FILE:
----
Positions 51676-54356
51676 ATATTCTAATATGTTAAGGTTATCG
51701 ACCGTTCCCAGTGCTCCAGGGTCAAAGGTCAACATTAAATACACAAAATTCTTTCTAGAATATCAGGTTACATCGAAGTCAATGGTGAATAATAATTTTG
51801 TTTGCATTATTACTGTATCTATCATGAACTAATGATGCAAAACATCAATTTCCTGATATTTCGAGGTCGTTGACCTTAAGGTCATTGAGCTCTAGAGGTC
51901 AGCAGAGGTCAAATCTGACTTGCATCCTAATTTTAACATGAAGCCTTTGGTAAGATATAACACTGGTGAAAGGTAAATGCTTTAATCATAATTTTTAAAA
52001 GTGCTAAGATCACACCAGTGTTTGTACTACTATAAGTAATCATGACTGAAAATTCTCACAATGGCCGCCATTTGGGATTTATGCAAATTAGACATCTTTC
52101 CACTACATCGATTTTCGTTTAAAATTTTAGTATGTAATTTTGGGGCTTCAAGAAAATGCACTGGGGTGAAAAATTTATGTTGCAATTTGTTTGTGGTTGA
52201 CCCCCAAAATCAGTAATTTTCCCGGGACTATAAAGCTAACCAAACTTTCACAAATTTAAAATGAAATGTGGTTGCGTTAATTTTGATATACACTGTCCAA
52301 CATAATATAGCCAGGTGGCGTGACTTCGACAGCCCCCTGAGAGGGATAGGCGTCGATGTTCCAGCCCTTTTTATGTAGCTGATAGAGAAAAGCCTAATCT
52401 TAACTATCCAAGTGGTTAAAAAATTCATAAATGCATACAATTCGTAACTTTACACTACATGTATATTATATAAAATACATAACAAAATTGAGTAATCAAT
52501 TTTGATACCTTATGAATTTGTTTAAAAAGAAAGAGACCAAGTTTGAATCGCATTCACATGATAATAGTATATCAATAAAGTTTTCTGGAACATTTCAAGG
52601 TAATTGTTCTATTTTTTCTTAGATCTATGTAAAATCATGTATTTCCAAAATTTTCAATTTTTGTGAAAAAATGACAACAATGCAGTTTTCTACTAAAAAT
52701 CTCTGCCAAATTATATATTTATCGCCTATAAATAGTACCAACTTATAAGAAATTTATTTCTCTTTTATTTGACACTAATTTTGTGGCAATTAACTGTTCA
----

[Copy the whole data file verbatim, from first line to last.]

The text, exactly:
Positions 51676-54356
51676 ATATTCTAATATGTTAAGGTTATCG
51701 ACCGTTCCCAGTGCTCCAGGGTCAAAGGTCAACATTAAATACACAAAATTCTTTCTAGAATATCAGGTTACATCGAAGTCAATGGTGAATAATAATTTTG
51801 TTTGCATTATTACTGTATCTATCATGAACTAATGATGCAAAACATCAATTTCCTGATATTTCGAGGTCGTTGACCTTAAGGTCATTGAGCTCTAGAGGTC
51901 AGCAGAGGTCAAATCTGACTTGCATCCTAATTTTAACATGAAGCCTTTGGTAAGATATAACACTGGTGAAAGGTAAATGCTTTAATCATAATTTTTAAAA
52001 GTGCTAAGATCACACCAGTGTTTGTACTACTATAAGTAATCATGACTGAAAATTCTCACAATGGCCGCCATTTGGGATTTATGCAAATTAGACATCTTTC
52101 CACTACATCGATTTTCGTTTAAAATTTTAGTATGTAATTTTGGGGCTTCAAGAAAATGCACTGGGGTGAAAAATTTATGTTGCAATTTGTTTGTGGTTGA
52201 CCCCCAAAATCAGTAATTTTCCCGGGACTATAAAGCTAACCAAACTTTCACAAATTTAAAATGAAATGTGGTTGCGTTAATTTTGATATACACTGTCCAA
52301 CATAATATAGCCAGGTGGCGTGACTTCGACAGCCCCCTGAGAGGGATAGGCGTCGATGTTCCAGCCCTTTTTATGTAGCTGATAGAGAAAAGCCTAATCT
52401 TAACTATCCAAGTGGTTAAAAAATTCATAAATGCATACAATTCGTAACTTTACACTACATGTATATTATATAAAATACATAACAAAATTGAGTAATCAAT
52501 TTTGATACCTTATGAATTTGTTTAAAAAGAAAGAGACCAAGTTTGAATCGCATTCACATGATAATAGTATATCAATAAAGTTTTCTGGAACATTTCAAGG
52601 TAATTGTTCTATTTTTTCTTAGATCTATGTAAAATCATGTATTTCCAAAATTTTCAATTTTTGTGAAAAAATGACAACAATGCAGTTTTCTACTAAAAAT
52701 CTCTGCCAAATTATATATTTATCGCCTATAAATAGTACCAACTTATAAGAAATTTATTTCTCTTTTATTTGACACTAATTTTGTGGCAATTAACTGTTCA